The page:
Posted on: 12 February, 2018
West Midlands Police and Crime Commissioner David Jamieson has announced a set of practical proposals to tackle the cost of drugs to public services, reduce drug-related crime and the shocking number of deaths in the region, in a report published today.
The Commissioner’s proposals include:
- Establishing a formal scheme to divert those suffering from addiction into treatment and away from the courts.
- Joining-up police, community safety and public health funding streams to increase efficiency and improve outcomes for those suffering from addiction.
- Prescribing heroin in a medical setting to people suffering from addiction who have not responded to other forms of treatment. This will take the market away from organised criminals and stop people stealing to fund their addiction. Work with the Home Office, who have championed the benefits of Heroin Assisted Treatment.
- Equipping and training police officers in the application of naloxone – a medication that can be used to help those overdosing.
- Establishing a Drug Early Warning Programme, to make the public, outreach workers and medical professionals aware of the impact of emerging drugs. The aim is to reduce the number of deaths.
- Introducing on-site testing in night-time economy areas to reduce the number of deaths and increase the authorities’ intelligence of drugs in circulation.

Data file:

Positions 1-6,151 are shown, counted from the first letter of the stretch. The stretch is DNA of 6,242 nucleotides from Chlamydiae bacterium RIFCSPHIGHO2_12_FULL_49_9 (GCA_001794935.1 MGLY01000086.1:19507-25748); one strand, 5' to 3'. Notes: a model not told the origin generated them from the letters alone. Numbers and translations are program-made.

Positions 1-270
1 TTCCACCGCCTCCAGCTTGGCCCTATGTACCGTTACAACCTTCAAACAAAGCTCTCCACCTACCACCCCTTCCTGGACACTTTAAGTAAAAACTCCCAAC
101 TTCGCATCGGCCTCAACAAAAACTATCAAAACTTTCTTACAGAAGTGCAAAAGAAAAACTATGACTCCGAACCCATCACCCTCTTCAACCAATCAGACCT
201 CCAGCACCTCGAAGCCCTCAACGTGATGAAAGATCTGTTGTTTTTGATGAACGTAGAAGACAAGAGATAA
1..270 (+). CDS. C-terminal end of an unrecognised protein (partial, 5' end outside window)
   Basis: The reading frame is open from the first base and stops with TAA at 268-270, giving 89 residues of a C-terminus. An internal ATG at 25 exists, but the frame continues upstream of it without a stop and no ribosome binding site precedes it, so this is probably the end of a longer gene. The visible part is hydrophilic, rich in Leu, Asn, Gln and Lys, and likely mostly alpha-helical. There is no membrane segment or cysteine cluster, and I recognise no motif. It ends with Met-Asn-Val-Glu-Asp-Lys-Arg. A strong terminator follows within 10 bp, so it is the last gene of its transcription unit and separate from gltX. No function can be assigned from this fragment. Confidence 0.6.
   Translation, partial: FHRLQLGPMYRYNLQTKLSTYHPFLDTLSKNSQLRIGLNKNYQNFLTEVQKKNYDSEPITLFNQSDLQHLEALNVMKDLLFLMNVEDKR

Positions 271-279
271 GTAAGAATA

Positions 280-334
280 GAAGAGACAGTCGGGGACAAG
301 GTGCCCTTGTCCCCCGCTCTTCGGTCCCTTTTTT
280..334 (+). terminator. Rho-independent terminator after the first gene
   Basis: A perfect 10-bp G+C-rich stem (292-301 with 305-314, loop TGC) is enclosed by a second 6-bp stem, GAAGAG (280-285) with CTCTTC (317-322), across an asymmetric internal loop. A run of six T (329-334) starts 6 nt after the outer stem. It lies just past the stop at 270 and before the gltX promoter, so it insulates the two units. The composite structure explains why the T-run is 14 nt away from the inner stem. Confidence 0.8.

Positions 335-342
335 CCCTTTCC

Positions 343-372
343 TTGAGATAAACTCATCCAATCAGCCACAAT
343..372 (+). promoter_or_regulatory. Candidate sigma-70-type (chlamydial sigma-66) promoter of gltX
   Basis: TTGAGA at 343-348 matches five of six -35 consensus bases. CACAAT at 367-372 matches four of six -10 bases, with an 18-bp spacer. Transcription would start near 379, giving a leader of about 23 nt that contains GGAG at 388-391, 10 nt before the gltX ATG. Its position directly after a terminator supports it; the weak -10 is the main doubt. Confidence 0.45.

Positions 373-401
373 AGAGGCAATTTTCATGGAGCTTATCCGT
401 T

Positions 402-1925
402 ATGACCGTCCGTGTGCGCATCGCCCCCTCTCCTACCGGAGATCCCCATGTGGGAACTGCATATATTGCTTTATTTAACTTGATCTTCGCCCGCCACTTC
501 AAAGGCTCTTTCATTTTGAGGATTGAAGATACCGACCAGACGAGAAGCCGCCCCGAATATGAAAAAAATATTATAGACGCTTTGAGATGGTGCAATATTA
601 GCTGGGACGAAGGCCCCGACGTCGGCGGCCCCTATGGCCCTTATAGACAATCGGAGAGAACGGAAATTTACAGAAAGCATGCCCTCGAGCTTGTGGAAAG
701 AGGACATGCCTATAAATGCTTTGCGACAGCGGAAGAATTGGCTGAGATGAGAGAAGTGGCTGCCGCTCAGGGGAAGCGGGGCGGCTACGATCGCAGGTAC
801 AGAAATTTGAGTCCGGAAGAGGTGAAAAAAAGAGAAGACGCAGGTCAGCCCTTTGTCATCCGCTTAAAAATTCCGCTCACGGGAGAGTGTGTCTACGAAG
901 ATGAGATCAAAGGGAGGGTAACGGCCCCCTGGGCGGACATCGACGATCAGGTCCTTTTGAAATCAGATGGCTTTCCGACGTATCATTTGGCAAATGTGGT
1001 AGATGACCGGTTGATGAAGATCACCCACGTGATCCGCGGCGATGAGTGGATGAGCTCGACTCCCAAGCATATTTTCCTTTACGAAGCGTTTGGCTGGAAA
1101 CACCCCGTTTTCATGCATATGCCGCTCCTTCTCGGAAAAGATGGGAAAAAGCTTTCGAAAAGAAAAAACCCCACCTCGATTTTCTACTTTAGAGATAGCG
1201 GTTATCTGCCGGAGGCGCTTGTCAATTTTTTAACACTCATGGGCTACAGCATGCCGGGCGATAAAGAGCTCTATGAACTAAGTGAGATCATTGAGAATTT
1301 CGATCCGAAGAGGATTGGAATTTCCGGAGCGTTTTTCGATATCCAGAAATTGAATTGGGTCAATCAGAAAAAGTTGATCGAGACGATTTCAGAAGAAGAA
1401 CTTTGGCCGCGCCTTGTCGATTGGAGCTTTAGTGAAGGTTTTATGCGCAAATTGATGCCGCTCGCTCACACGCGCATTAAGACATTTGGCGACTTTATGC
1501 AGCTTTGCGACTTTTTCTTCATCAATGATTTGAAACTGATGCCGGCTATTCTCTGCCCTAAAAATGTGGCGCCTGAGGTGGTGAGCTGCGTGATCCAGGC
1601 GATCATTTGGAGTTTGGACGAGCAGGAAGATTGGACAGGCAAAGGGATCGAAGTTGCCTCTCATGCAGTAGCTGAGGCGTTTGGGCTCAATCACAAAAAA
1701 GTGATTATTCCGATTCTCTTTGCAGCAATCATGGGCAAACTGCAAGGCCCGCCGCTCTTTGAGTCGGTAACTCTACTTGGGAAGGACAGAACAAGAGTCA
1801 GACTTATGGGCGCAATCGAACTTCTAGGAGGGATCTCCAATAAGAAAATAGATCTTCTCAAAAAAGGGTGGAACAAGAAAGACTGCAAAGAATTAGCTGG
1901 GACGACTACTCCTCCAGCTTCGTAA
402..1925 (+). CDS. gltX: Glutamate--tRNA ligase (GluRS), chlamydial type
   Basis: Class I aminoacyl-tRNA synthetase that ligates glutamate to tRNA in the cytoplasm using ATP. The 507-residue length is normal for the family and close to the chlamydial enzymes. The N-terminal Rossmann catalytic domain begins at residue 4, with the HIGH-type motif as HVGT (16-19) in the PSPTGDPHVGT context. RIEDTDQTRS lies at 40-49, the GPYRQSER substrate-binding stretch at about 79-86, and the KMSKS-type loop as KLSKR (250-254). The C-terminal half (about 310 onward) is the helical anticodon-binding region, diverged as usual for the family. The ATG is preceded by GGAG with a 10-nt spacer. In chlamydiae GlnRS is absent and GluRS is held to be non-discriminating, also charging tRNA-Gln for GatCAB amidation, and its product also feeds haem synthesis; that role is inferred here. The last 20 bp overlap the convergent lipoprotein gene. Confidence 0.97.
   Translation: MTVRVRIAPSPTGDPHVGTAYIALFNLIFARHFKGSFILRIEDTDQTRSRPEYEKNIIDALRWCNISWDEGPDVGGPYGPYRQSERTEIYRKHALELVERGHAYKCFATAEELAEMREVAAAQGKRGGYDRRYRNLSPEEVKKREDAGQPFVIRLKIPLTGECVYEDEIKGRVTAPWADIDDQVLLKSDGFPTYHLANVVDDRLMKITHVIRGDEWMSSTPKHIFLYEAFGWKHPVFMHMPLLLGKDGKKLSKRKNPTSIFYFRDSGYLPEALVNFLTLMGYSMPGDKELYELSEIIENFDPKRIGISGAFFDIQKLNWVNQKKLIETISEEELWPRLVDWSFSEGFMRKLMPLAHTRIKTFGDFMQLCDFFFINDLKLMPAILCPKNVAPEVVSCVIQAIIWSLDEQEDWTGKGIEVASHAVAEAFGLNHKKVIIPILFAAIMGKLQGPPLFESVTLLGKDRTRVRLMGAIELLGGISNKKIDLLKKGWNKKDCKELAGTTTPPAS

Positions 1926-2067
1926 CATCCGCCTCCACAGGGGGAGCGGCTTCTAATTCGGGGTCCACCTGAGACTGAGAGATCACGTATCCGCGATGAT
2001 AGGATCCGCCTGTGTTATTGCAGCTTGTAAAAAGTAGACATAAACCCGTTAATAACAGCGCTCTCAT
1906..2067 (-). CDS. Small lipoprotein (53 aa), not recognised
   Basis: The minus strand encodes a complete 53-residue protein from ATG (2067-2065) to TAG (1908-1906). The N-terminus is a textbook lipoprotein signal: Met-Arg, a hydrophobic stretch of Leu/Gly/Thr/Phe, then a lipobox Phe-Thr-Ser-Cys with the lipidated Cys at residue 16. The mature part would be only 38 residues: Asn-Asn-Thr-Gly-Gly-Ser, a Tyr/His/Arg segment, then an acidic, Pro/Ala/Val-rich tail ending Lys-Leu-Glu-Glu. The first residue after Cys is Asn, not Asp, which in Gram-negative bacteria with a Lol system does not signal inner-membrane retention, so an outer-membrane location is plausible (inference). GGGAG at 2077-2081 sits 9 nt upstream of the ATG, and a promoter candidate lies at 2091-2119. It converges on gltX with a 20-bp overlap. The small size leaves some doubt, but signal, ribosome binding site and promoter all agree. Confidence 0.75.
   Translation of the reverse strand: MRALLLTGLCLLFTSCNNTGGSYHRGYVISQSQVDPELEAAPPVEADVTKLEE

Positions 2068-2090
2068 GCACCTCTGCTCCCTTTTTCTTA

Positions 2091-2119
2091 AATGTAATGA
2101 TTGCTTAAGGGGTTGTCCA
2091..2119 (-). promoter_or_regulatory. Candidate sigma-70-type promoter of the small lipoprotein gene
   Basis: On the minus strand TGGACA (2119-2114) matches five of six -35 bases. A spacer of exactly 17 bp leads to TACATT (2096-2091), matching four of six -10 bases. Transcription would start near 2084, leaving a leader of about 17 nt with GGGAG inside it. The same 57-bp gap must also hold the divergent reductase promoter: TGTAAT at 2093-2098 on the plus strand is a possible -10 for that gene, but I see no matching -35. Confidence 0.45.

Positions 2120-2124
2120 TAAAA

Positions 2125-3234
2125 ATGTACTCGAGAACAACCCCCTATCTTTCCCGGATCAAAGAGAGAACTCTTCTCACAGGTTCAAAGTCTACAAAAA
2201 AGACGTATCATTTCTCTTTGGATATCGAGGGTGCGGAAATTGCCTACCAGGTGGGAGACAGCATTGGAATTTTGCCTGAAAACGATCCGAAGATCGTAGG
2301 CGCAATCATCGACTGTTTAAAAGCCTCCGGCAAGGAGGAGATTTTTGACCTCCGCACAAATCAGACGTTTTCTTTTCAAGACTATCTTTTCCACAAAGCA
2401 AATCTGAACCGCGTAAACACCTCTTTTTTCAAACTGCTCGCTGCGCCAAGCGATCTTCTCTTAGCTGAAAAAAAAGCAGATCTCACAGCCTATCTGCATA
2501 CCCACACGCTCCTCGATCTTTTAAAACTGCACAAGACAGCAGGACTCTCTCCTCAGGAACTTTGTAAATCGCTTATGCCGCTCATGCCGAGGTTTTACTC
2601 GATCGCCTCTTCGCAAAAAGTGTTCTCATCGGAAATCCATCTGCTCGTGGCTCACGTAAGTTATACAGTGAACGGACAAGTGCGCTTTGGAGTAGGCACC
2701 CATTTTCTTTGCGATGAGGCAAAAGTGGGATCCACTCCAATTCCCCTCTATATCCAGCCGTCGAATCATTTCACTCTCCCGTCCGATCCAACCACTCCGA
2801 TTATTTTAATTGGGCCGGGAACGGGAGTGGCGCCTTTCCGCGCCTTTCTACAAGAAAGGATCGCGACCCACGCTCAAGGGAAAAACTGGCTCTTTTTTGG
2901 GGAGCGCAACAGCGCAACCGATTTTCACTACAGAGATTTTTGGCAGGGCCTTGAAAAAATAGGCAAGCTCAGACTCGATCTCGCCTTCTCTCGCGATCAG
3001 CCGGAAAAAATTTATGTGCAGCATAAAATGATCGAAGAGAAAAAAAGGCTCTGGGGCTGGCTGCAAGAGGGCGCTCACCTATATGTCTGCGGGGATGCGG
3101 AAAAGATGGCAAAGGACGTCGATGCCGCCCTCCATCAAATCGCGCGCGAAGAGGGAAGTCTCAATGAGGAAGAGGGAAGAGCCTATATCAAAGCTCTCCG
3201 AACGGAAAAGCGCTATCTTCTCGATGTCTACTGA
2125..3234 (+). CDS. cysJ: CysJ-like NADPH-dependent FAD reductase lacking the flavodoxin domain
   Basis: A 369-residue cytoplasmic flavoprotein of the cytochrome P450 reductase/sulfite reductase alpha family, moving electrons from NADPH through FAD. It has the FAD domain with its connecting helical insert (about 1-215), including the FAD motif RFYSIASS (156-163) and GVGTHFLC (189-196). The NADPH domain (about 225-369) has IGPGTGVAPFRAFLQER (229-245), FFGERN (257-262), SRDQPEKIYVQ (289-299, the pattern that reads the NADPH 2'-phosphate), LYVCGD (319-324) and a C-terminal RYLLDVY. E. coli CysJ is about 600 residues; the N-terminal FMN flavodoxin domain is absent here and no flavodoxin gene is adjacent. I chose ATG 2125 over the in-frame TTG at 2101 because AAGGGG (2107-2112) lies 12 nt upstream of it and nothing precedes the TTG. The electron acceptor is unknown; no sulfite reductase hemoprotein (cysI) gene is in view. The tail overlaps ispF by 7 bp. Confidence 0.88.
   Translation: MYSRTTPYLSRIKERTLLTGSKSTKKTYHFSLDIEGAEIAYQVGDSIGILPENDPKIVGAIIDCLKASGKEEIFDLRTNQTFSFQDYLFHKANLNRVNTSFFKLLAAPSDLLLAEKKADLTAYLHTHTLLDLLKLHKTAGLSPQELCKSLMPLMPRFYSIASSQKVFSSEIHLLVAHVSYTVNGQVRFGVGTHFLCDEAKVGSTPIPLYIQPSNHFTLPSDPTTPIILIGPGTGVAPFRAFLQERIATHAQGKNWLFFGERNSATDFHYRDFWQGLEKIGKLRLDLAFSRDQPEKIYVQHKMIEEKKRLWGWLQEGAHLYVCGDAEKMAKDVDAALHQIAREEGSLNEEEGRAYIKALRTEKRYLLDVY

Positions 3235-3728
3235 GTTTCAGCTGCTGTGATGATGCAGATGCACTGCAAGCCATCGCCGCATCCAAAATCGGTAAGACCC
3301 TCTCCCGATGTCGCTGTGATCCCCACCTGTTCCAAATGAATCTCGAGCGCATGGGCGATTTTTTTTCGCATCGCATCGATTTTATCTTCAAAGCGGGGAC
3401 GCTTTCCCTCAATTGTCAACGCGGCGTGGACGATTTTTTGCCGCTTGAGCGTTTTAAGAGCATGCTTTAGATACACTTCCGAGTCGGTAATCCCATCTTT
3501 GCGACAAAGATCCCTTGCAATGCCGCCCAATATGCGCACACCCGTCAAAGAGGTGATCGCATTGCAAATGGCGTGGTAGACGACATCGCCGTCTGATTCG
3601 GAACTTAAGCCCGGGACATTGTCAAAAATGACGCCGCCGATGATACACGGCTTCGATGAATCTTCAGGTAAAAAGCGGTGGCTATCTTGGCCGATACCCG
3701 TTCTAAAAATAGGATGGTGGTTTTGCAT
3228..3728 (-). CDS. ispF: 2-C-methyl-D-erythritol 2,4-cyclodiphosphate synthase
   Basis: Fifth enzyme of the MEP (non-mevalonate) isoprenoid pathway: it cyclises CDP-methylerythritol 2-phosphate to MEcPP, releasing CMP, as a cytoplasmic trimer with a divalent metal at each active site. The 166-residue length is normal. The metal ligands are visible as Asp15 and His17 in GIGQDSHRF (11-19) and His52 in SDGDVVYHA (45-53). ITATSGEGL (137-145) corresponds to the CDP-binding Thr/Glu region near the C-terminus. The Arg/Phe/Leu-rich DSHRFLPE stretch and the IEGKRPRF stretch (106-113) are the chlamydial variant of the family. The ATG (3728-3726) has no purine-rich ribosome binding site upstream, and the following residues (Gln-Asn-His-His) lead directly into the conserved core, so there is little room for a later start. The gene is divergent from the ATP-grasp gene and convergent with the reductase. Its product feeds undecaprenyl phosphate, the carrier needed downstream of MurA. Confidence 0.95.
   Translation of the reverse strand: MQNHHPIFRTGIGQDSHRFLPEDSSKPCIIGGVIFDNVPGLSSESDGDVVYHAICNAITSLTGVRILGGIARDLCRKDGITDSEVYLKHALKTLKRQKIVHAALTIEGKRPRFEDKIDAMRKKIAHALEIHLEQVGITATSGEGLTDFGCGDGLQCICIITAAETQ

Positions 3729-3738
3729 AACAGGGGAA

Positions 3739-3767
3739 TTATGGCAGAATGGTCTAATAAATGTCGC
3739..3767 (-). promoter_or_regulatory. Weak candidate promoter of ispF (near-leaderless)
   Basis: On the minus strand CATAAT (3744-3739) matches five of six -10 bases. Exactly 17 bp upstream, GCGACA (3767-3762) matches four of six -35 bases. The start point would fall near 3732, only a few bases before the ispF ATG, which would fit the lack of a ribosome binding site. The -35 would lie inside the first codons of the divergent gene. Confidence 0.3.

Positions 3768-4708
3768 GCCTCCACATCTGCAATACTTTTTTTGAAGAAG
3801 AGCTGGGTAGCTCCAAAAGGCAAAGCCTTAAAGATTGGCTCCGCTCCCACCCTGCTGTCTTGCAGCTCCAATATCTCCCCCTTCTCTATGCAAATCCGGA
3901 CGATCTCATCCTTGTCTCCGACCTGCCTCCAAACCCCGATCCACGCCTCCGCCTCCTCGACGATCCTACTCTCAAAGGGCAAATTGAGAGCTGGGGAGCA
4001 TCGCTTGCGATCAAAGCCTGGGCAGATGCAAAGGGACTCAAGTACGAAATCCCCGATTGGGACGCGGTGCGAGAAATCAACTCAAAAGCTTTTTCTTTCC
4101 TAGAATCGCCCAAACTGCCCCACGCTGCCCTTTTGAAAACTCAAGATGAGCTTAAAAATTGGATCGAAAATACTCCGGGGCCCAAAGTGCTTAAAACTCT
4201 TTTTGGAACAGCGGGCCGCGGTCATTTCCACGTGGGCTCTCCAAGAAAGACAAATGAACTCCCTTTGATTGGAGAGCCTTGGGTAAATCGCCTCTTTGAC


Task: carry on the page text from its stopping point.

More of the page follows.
- Considering the benefits of Drug Consumption Rooms to assess if they would add value to current services in the West Midlands. Drug Consumption Rooms allow people suffering from addiction to access clean equipment, medical support and drug treatment services.
- Ensuring more money is seized from large-scale organised criminal gangs, profiting from the misery of the drugs trade. The extra money will be invested in drug treatment programmes.
Jamieson says he will work with organisations and the people of the West Midlands to turn the eight recommendations into reality.
Peter Glass, Cranstoun’s Director of Operations, said:
“The Cranstoun Group is pleased to have contributed to the development of the West Midlands Drug Policy Recommendations document, which identifies a number of key areas, not only around wider policy issues in the field but specifically in establishing the importance and value of drug treatment as a proven intervention to significantly reduce crime.
The value of treatment and recovery providers working within community-based Criminal Justice environments is well documented and any opportunity to re-introduce drug intervention programmes, along with engagement and diversion schemes should be a cornerstone of any future development and commissioning.”